Park near George Washington’s river crossing was once a summer camp

A New Jersey state park near George Washington’s famous crossing of the Delaware River was once home to a popular summer camp used by area scout troops.

Known as Cedarbliss, the small parcel of land is today part of Washington Crossing State Park in Titusville, N.J. But before it became part of the park in 1976 it was used by area Boy Scouts and Girl Scouts for summer camps beginning in 1956 when it was donated to Mercer County by private owners.

William Gragilla, a naturalist and park ranger at the state park, recently led a group of hikers through the old camp property to share the history of the land before it became a park. A story on the hike was published on NJ.com.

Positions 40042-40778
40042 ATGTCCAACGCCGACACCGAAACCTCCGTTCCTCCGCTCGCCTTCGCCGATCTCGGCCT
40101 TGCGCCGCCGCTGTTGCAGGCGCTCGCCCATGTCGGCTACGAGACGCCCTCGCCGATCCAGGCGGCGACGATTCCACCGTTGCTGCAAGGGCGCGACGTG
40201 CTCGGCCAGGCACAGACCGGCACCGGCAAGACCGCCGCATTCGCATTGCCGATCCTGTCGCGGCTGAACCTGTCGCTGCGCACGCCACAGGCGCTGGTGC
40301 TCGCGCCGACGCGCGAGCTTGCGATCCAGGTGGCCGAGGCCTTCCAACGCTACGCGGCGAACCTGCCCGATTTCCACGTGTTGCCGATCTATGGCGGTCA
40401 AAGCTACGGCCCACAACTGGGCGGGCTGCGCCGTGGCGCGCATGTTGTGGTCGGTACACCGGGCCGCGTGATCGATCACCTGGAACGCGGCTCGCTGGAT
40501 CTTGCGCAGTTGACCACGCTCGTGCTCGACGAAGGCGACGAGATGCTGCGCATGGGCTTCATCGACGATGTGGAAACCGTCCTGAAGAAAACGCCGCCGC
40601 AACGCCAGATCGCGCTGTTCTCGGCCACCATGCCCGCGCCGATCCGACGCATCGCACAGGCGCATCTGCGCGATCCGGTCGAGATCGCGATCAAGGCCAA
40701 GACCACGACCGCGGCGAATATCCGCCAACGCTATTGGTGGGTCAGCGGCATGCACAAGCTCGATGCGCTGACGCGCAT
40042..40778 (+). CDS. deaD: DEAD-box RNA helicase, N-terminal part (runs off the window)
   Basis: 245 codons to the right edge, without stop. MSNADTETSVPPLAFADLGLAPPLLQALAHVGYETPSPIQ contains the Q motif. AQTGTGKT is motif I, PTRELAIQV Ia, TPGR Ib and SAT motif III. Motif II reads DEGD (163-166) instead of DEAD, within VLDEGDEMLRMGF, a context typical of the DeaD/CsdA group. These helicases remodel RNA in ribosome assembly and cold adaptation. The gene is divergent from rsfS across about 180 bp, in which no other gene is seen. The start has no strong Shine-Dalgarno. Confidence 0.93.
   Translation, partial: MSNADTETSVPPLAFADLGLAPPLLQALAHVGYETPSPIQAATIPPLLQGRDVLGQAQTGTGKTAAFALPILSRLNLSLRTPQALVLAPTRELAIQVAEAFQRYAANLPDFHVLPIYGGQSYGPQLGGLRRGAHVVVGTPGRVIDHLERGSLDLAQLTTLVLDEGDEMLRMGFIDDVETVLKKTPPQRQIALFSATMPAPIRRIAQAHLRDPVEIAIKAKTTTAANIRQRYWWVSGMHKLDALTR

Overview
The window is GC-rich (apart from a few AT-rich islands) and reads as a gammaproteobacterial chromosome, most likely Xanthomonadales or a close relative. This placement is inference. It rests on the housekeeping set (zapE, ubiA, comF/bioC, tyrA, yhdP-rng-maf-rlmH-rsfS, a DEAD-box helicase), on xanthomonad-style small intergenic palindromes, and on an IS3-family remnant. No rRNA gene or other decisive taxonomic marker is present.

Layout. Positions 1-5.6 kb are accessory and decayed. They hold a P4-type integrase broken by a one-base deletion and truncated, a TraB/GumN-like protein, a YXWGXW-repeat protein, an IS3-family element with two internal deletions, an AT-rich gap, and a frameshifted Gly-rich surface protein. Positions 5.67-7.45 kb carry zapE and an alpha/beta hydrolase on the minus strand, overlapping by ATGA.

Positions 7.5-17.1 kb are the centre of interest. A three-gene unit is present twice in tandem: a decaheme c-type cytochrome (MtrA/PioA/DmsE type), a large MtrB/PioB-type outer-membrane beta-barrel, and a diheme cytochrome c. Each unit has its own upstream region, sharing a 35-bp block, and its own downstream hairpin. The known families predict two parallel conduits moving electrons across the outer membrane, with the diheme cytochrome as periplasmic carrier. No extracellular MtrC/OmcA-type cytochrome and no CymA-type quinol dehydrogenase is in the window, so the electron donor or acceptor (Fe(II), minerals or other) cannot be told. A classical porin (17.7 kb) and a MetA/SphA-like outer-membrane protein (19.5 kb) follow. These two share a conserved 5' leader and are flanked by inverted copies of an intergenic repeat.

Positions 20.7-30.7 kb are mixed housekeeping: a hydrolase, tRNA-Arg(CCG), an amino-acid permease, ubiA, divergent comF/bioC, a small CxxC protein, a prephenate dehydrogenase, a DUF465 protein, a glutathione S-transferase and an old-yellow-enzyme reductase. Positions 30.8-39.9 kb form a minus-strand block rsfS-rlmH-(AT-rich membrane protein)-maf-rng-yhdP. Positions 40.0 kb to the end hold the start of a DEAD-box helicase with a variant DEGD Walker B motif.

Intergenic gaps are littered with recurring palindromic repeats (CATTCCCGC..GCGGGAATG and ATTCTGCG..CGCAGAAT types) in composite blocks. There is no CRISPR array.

The park’s history is detailed in a 2012 book by Peter Osborne called Where Washington Once Led: A History of New Jersey’s Washington Crossing State Park.

George Washington’s crossing of the Delaware on the night of December 25-26, 1776, was the first move in a surprise attack on Hessian soldiers in Trenton during the American Revolutionary War.

Matt Ralph

Matt Ralph

I'm the editor of Summer Camp Culture and also blog at Tangzine.com and MatthewRalph.com. I live in the Philadelphia area and went to camps and camp meetings growing up in Ohio, Maryland and New Jersey.

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